The English Historical Review, Vol. 8, No. 31 (Jul., 1893), pp. 439-466

I’d be most grateful. One can but ask.


Randolph Fritz 03.12.08 at 11:53 pm

At least in the Northwest, you can walk into a public university library and use their computers; it seems to me that, even with the paywalls, more journals are available to more people than ever before. Doesn’t mean it wouldn’t be worthwhile to make them truly public, but the people who do the editorial and publishing work have to be paid somehow.


antirealist 03.13.08 at 3:33 am

AFAICT, that JSTOR list is not a list of free journals, just of journals that allow people without institutional affiliation to access articles for a fee.


Douglas Knight 03.13.08 at 4:52 am

Chris Williams,
have you studied the history of other web-only journals? I’ve heard of several that discovered that papers published in them didn’t count in the eyes of many deans, gave up and went to print (though still open-access, I think).


Randolph Fritz 03.13.08 at 7:01 am

Laban, at least in Seattle and Portland, we can walk into our public libraries, ask at the reference desks and get copies of most things that are available at the university libraries. Have you tried that?


Chris Williams 03.13.08 at 9:19 am

‘laban’, the answer is yes. Sign up to an OU course and you get the benefit of an exceptionally good set of subscriptions. £99 will buy you access to them for around five months. Search for course codes Y156-Y161. Who knows, you may even learn something: although in my experience people who encounter education (of any kind) looking for information to confirm their prejudices (of any kind) tend to not get as much out of it as they might.

NB – those courses are UK/BFPO only. Next best bet for the rest of you is probably one of the A17x courses, which last three months but cost £300 in Ireland, £325 elsewhere.

Interest to declare – I work for the OU.

Douglas Knight – no, I leave the systematic study of open access journals to any information studies specialists who want to do this. I’m just a user with enough to do already, so I only really notice journals in my field.


JJ 03.13.08 at 4:16 pm

I didn’t know PC was being held captive.


DHinMI 03.13.08 at 7:59 pm

From the article:

These hypotheses receive tentative support from an online survey conducted by the authors between September 2003 and January 2004, in which media employees were asked to provide information about the blogs that they read.

Really? This data got published as something other than an historical artifact?

I suppose someone could argue that nobody gets their news from the internet, and cite survey findings from 1983.

I also suspect that was the last time that co-author Daniel Drezner ever showed up in a list of most-read or most-cited bloggers.


Henry 03.13.08 at 8:32 pm

Really? This data got published as something other than an historical artifact?

Let’s just say that for a variety of reasons there was a wee bit of a delay between the gestation of the article (see “here”: for its first version, and “here”: for some nice words by Tyler) and its final publication …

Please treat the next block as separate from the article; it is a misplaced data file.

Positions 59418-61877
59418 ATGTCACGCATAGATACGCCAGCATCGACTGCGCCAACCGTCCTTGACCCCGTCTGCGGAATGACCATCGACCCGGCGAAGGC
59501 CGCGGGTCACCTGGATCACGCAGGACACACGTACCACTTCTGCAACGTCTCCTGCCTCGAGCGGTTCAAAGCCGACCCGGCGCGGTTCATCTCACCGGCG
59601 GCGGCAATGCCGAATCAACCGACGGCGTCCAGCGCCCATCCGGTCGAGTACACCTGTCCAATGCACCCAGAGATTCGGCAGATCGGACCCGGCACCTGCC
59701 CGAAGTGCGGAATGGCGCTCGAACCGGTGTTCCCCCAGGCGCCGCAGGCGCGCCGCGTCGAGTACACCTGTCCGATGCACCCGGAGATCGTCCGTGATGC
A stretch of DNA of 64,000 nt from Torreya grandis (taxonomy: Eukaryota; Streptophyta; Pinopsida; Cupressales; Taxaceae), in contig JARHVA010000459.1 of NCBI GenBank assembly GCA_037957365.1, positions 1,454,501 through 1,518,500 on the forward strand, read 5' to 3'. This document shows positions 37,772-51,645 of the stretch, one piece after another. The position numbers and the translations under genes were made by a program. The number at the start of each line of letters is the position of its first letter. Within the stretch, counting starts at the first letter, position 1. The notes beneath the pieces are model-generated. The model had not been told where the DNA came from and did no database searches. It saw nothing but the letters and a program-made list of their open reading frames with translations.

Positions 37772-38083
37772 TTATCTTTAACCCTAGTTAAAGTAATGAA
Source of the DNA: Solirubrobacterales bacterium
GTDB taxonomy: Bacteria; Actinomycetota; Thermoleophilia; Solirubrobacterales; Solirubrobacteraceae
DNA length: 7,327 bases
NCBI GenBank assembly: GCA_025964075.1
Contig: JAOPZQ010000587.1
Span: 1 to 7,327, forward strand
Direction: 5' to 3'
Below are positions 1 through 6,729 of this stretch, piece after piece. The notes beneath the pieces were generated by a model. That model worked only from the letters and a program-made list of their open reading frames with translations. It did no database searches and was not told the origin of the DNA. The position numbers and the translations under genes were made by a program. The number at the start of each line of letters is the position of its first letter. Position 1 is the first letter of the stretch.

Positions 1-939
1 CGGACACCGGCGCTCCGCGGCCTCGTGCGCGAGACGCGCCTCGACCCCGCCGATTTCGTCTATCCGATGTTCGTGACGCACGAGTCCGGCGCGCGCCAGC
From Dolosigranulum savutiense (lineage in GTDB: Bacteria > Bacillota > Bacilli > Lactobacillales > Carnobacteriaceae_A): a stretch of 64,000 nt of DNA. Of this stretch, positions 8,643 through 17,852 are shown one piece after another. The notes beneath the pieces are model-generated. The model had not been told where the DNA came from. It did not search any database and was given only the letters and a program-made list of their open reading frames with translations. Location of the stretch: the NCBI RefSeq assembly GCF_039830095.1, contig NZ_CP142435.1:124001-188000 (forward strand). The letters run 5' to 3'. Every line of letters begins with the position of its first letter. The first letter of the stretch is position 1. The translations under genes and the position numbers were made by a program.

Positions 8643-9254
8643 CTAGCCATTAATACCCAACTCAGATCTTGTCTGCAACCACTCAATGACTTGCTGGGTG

Wobbler 03.13.08 at 11:02 pm

Reply to #5

On publishing economics and Open Access, I’ve found this post by Stevan Harnad to be very informative.

(To summarize)
(1) Peer-Reviewed Journal-Article Authors Give Journals Their Articles for Free: No Royalties.
(2) Peers Review for Free.
(3) Publisher Revenues from Institutional Subscriptions Are Currently Paying the Full Cost of Managing the Peer Review, Several Times Over.
(4) If Institutional Subscriptions Are Ever Cancelled, Peer Review Management Costs Will Be Paid Out of the Institutional Subscription Cancellation Savings.


David 03.15.08 at 1:01 am

Sadly, I must dispute Randolph Fritz’s rosy assessment of access in the Pacific NW. My masters thesis concerned Internet access for poor, homeless and otherwise economically marginalized people. To my distress, starting in about 2004 the UW library began to severely and quietly restrict non-student computer access in the libraries. Whereas before, anyone could walk in and use any library computer for full Internet and holdings access, there are now only a small handful of older machines available with highly restricted Internet access. Access to journals is still available from these machines but unless you are using a newer student/faculty only machine (UW NetID required) you can’t actually save, print or acquire articles. One of the reasons I’m clinging to my NetID as long as possible is for the off-campus computer access to the restricted databases.

As for the public libraries offering access to any meaningful range of journals, that sure is news to me. The SPL (Seattle Public Library system), a true city treasure in most respects, dropped the vast majority of its journal subscriptions starting at least a decade or more ago due to costs. There is simply no substitute for a major institution’s collection and access privileges. The only reason the UW library is as open as it is is because it is designated a Federal Repository Library. That is, we pay for it.